To understand opioid withdrawal, it’s a good idea to understand how opioids impact the user. Opioids were introduced to help doctors relieve the pain their patients experience due to injury or disease. One of the reasons why the Midwest and the New England areas have seen devastating opioid-related overdose cases is because those regions still have a lot of manual labor jobs. Farming and construction injuries, for example, are common. Pain-relieving medications are prescribed to injured patients so that they can heal with some comfort and get back to work promptly. The problem with opioids is that they work too well and re-wire the central nervous system.
A pain medication sends signals to the nervous system by creating a sense of euphoria. When you’re in pain, any relief is welcome. Opioids are so effective at alleviating pain and affecting the nervous system that the body continues to crave the feeling of euphoria even after the patient is healed. Many users are not chasing a cure. They are chasing the feeling. Chasing the feeling of euphoria is what leads to prescription misuse, and eventually, addiction.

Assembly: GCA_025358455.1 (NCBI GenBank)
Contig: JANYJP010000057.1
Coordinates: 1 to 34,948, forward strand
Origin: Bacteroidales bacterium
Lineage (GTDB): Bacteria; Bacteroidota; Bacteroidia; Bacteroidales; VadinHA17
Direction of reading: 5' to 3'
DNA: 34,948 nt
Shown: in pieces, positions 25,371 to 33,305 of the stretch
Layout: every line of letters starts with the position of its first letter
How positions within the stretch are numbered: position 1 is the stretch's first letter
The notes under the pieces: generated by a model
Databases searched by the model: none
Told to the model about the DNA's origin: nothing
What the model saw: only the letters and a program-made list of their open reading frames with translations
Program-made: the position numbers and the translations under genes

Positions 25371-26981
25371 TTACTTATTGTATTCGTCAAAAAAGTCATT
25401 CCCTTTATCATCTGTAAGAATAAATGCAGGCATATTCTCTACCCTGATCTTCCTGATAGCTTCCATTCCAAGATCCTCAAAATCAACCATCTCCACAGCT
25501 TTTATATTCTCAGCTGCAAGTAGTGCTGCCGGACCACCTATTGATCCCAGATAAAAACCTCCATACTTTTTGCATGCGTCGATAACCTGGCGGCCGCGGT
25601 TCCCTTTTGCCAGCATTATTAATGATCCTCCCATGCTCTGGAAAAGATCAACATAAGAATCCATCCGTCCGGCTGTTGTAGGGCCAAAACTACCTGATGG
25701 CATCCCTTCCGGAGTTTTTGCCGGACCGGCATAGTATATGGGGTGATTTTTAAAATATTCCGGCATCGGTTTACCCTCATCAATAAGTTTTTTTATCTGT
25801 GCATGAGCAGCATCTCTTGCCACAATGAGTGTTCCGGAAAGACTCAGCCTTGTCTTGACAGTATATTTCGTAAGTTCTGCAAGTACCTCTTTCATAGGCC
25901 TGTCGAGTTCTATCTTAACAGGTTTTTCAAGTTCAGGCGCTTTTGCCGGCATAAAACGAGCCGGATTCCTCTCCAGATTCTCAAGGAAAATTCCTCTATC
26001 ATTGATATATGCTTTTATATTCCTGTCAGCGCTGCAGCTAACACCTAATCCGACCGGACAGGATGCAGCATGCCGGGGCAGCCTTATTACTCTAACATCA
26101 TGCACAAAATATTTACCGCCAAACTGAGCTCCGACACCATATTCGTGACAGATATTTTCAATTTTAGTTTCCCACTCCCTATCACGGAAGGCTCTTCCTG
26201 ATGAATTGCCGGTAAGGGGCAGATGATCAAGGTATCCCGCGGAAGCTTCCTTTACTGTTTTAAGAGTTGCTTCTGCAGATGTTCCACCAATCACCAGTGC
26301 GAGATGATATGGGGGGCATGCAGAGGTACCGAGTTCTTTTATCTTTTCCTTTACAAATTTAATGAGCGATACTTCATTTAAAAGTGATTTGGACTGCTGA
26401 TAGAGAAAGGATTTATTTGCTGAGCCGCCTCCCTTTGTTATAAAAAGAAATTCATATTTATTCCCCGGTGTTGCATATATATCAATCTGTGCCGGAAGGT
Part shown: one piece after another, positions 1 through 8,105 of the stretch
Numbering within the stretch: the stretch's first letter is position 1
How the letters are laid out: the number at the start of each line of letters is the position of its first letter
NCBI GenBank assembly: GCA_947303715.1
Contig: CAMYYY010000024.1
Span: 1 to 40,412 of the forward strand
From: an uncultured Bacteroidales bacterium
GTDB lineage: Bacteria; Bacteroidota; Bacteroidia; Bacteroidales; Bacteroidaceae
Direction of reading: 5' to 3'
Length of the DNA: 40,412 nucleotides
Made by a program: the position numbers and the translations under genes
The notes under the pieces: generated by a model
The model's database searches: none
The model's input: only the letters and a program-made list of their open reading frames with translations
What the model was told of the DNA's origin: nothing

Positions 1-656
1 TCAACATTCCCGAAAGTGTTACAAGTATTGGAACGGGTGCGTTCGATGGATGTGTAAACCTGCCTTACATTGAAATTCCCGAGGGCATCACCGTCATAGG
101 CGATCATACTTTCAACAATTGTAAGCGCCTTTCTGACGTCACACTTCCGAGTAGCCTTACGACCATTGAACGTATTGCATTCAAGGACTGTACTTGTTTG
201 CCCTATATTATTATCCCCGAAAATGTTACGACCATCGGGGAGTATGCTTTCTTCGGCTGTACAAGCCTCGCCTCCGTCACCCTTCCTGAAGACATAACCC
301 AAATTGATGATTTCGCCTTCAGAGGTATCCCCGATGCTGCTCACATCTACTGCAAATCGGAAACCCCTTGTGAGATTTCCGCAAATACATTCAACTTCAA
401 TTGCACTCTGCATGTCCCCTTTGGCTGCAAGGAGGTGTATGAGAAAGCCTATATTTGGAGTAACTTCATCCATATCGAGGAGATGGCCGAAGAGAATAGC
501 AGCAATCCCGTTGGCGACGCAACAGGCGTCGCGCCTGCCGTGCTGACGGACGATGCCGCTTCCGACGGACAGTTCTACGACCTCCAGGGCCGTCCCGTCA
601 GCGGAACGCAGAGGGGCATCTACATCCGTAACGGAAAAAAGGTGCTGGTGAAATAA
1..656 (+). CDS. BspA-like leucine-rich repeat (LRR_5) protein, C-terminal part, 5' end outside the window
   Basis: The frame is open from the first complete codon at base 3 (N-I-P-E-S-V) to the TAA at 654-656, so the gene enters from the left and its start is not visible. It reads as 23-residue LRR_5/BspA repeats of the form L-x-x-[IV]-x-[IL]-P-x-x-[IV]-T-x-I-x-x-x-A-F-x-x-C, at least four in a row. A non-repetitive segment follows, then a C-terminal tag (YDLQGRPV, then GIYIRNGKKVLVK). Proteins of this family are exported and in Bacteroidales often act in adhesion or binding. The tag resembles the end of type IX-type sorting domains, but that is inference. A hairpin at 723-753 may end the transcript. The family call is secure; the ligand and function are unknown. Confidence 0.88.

Opioid withdrawal usually begins six to 12 hours after the last dose. However, it could begin as late as 30 hours since the last dose for some users. The difference in time frames comes down to the type of opioid you are consuming. The short-acting opiates lead to quicker withdrawal symptoms. In both cases, withdrawal symptoms become their most intense 72 hours after the last dose.